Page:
This page is designed to answer the following questions:
- 3.2. Describe the difficulties surrounding the diagnosis of autism in relation to; formal diagnosis, the range of different diagnoses on the spectrum. (Level 2 Certificate in Understanding Autism, Introduction to Autism)
NOTE: This page has been quality assured for 2023 as per our Quality Assurance policy.
One of the challenges of getting a formal diagnosis is that there is no single medical test to diagnose autism. It is not like a blood test where it can be shown one way or another whether an individual has a condition or not.
Instead, it involves this comprehensive evaluation process, and even then there is a subjective element to the process, which means given the same information, one medical professional may diagnose autism, whilst another does not. Also, symptoms can range from very mild to severe and may go unnoticed or be misdiagnosed.
Autism is a “spectrum” disorder because of the wide variety of type and severity of symptoms patients can have. Some individuals with ASD may be entirely unable to speak, while others may have rich vocabularies and are able to talk about specific subjects in great detail. Some may have significant cognitive impairment, while others may have average or above-average intelligence.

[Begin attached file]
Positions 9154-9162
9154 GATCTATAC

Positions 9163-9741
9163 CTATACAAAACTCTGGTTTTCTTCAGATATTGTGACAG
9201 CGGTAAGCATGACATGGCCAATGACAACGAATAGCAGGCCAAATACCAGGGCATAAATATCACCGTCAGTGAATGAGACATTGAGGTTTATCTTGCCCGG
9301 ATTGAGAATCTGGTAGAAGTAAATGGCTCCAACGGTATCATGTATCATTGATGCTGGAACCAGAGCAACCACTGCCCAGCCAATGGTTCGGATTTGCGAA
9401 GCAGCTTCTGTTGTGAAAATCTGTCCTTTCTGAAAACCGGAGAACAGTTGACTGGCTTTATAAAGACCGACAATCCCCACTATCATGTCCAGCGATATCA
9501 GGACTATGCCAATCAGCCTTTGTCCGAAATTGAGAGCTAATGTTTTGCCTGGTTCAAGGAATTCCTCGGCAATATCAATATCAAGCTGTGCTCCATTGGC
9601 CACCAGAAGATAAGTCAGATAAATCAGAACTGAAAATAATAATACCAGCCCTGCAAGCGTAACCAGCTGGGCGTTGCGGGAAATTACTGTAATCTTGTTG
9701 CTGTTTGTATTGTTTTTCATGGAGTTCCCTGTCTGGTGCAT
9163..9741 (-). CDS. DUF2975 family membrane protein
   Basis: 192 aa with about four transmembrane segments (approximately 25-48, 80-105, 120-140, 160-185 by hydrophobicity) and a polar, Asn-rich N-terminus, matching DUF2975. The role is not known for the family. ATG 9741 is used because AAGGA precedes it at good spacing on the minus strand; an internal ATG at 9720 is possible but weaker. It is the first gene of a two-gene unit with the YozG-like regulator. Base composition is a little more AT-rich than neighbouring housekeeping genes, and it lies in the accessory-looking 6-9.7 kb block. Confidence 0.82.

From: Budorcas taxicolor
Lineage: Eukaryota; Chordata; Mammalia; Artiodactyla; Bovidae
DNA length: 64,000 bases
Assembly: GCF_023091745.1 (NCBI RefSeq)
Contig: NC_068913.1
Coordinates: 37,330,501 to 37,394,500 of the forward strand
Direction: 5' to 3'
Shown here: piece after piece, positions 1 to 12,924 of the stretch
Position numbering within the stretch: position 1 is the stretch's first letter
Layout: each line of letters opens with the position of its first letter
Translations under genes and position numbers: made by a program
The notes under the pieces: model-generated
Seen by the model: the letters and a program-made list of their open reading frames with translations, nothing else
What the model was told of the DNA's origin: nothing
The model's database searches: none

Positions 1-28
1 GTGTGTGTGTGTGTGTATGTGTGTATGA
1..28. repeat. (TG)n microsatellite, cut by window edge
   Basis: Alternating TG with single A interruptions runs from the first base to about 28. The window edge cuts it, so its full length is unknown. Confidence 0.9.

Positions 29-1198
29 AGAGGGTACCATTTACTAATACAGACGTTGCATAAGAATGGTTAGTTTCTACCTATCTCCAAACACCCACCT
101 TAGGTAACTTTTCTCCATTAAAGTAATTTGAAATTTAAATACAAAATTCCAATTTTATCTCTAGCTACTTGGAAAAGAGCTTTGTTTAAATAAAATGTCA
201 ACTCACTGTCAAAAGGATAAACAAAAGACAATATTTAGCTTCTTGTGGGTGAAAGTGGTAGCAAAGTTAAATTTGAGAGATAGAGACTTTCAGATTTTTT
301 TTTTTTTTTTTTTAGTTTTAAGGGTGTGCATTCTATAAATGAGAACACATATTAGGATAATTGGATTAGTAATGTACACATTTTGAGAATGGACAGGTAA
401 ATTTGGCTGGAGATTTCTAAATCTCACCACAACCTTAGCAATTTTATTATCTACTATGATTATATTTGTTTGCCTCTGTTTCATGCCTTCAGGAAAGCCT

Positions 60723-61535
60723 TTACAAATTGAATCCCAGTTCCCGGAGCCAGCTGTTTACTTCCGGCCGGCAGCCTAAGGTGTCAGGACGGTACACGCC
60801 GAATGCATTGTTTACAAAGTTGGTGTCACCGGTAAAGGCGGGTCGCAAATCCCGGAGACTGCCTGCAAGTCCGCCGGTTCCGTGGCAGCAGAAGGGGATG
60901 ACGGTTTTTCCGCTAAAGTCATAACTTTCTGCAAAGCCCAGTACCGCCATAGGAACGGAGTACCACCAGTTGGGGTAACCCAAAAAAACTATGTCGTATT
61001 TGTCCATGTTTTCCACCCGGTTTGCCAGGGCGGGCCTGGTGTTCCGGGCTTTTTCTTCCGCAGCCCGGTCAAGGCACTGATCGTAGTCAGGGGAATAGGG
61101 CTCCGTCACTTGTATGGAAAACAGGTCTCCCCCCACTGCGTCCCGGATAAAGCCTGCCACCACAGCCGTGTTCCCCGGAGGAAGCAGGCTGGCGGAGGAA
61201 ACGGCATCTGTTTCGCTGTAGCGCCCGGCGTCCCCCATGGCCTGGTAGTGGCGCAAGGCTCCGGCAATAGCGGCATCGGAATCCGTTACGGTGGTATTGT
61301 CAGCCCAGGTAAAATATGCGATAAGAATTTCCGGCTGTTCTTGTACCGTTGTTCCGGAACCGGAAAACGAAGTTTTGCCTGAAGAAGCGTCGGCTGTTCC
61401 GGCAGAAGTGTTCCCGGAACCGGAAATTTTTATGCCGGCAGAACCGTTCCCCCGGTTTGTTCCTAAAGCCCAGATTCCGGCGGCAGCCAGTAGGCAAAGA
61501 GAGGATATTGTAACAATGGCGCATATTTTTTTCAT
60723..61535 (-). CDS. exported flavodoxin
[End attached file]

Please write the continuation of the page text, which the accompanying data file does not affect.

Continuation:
This wide range of symptoms and levels of impairment makes diagnosis a challenge. Furthermore, many autism symptoms can overlap with symptoms of other disorders. For instance, attention deficit hyperactivity disorder (ADHD), obsessive-compulsive disorder (OCD), and certain language disorders can have symptoms similar to autism, which can complicate diagnosis.
Previously, several conditions like Autistic Disorder, Asperger’s Syndrome, Pervasive Developmental Disorder Not Otherwise Specified (PDD-NOS), and Childhood Disintegrative Disorder were separately diagnosed. With the latest version of the Diagnostic and Statistical Manual of Mental Disorders (DSM-5), published in 2013, these have been folded into one umbrella diagnosis of ASD, but there’s still debate over whether this change has improved the clarity or accuracy of diagnoses.
It’s also important to mention that autism has historically been underdiagnosed in females. Many assessment tools and diagnostic criteria have been developed based on male presentation of autism, which has led to a skewed understanding of how autism might look different in females. As a result, many women and girls go undiagnosed or are diagnosed later in life.
Finally, because autism diagnosis is so complex, it results in long waiting times to be assessed.